Digital age

1 July saw the launch of a new trade finance product, the Bank Payment Obligation, or BPO for short.  Product launches in the trade finance arena have come thick and fast in recent years but this one has the potential to hit a particularly sweet spot due to its combination of a tried and tested legal formula coupled with the use of modern technology.

What is it?

A BPO is an irrevocable undertaking given by one bank to another that payment will be made on a specified date after successful electronic matching of data according to an industry-wide set of ICC rules.  In many ways, from the seller’s point of view the BPO can be regarded as an electronic form of confirmed letter of credit. However, instead of dealing in documentation, satisfaction of the conditions for payment is confirmed when the required matching information is entered electronically.

The product uses standard ISO 20022 messages to confirm when events have occurred in the transaction which is being funded.  These can confirm all of the matters which, under letters of credit, require examination of documents.  So, for example, notification of delivery of goods to a port or a vessel will, in the case of a BPO, be given by a digital message rather than by the physical checking of delivery notes or bills of lading.  When matching messages are communicated between both banks, the conditions to payment under the BPO are met and funds will be provided by the buyer’s bank on the date they are due.

What are its advantages?

Potentially use of a BPO has many advantages for an exporter including:

  • Reducing the risk of the buyer cancelling their order.
  • Ensuring that the buyer’s bank takes the credit risk on the transaction.
  • Preventing the buyer from refusing to pay if they have a complaint about the goods.
  • Speedier and simpler processes due to automatic data matching.
  • Removing the need to check documents and the uncertainty this can cause.

Of all of these it is likely that the data matching process is the feature which will produce the greatest practical benefits.  This removes the need to manually check documents so the concept of discrepant documents goes straight out of the window.  As the matching of data is a black or white issue – the electronic data either matches or it doesn’t – no subjectivity can creep into the process.  This should make the whole payment process more automated, which in turn means it is quicker and cheaper than letters of credit.  It should also mean that the scope for disputes and delays to occur is reduced considerably.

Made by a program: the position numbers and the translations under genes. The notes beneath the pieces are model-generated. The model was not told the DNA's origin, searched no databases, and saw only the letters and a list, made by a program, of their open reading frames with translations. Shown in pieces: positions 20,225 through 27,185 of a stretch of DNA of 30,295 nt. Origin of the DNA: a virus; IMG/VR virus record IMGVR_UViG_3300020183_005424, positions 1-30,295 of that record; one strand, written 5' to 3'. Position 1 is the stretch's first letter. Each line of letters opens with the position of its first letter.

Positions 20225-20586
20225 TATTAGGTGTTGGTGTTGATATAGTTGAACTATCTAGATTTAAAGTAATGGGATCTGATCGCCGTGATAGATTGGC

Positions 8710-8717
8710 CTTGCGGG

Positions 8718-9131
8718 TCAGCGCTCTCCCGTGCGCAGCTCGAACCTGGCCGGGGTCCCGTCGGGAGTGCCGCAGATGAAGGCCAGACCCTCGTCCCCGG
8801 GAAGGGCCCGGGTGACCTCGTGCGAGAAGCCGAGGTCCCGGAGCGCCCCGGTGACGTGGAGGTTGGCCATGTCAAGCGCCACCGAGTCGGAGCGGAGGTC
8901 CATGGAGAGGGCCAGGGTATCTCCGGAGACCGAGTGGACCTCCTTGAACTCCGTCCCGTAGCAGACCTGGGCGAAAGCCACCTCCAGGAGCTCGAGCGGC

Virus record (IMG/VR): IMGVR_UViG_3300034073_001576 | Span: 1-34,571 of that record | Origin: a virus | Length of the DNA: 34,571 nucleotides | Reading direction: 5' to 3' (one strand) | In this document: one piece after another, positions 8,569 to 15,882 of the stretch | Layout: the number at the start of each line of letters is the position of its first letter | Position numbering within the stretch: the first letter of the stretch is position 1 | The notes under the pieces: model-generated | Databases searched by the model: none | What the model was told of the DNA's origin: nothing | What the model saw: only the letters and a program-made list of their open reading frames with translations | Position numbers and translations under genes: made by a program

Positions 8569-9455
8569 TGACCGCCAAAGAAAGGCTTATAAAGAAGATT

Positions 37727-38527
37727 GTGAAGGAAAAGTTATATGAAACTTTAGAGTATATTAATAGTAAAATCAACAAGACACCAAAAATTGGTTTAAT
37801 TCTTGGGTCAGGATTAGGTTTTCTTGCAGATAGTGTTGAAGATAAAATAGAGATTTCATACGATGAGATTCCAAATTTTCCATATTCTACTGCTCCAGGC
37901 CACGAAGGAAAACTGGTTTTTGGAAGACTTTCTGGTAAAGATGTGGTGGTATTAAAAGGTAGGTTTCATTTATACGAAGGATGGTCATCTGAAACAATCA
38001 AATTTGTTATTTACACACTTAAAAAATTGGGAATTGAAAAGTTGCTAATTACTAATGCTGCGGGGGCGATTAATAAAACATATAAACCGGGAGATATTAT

From a bank’s point of view, the processes it has to follow should be simpler than with most other trade finance products.  At the same time however, the digital nature of the information flows will give the bank the ability to see events taking place in the supply chain.  This should assist the bank in its reporting and give greater visibility on risk issues.  The system has the potential to allow buyer and seller to view the status of any shipment and make use of end-to-end, straight through processing.

Unresolved issues

So, whilst there are many potential advantages with the use of BPOs, are there any downsides?  Not many it seems.

As with letters of credit, BPOs are a bank-to-bank payment mechanism and, as such, will rely on the banks adopting them.  The fact that they are much more straightforward to operate should make them an attractive proposition for the banks and it is not beyond the realms of possibility that BPOs may, in the future be seen as the payment method of choice.

The attractiveness of BPOs to the banks will be influenced by the accounting and capital adequacy treatment they need to apply.  The current thinking is that for both accounting and capital adequacy purposes BPOs will attract the same treatment as letters of credit.  If this proves to be the case there is no reason to think that the banks won’t embrace them readily.

In conclusion, BPOs can be seen as a logical evolution of letters of credit in which the requirement to check documentation is replaced with on-line confirmations.  They should simplify and de-risk many export finance transactions which is likely to lead to their widespread adoption as the funding method of choice.


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This blog is intended only as a synopsis of certain recent developments. If any matter referred to in this blog is sought to be relied upon, further advice should be obtained.

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